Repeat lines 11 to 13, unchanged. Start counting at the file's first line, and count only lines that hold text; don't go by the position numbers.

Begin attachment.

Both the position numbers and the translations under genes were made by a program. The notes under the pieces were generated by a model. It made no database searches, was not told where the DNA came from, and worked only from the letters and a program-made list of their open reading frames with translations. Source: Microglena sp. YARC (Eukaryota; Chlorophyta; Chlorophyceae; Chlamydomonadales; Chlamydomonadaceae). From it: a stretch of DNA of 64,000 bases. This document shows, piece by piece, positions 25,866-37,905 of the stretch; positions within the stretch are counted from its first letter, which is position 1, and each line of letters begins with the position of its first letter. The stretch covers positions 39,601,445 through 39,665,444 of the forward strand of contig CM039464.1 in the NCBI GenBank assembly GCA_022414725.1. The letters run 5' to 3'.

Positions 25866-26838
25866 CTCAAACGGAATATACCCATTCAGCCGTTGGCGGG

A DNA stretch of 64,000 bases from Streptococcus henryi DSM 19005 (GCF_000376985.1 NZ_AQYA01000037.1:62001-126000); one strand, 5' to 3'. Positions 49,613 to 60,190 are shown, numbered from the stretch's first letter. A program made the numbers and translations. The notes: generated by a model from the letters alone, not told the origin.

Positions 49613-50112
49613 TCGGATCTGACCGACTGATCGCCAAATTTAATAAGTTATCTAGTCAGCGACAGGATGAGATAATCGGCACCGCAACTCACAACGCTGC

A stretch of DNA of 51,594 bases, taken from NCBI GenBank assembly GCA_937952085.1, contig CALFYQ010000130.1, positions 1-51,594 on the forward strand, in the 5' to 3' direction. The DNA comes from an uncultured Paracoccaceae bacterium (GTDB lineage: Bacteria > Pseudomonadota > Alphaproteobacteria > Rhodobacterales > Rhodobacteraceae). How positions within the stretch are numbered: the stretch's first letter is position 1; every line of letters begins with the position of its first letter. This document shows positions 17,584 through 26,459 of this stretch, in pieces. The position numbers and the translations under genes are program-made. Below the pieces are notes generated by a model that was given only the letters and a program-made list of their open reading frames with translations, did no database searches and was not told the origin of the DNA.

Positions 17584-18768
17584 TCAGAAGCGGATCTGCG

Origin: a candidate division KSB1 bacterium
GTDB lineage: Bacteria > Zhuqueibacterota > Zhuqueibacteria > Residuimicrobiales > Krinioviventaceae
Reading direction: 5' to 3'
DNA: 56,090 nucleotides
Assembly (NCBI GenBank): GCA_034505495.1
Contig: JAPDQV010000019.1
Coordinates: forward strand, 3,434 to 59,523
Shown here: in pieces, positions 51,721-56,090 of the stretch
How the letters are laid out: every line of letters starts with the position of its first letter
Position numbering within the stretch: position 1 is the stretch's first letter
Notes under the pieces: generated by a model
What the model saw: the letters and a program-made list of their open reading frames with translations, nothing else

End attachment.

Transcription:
GTDB lineage: Bacteria > Zhuqueibacterota > Zhuqueibacteria > Residuimicrobiales > Krinioviventaceae
Reading direction: 5' to 3'
DNA: 56,090 nucleotides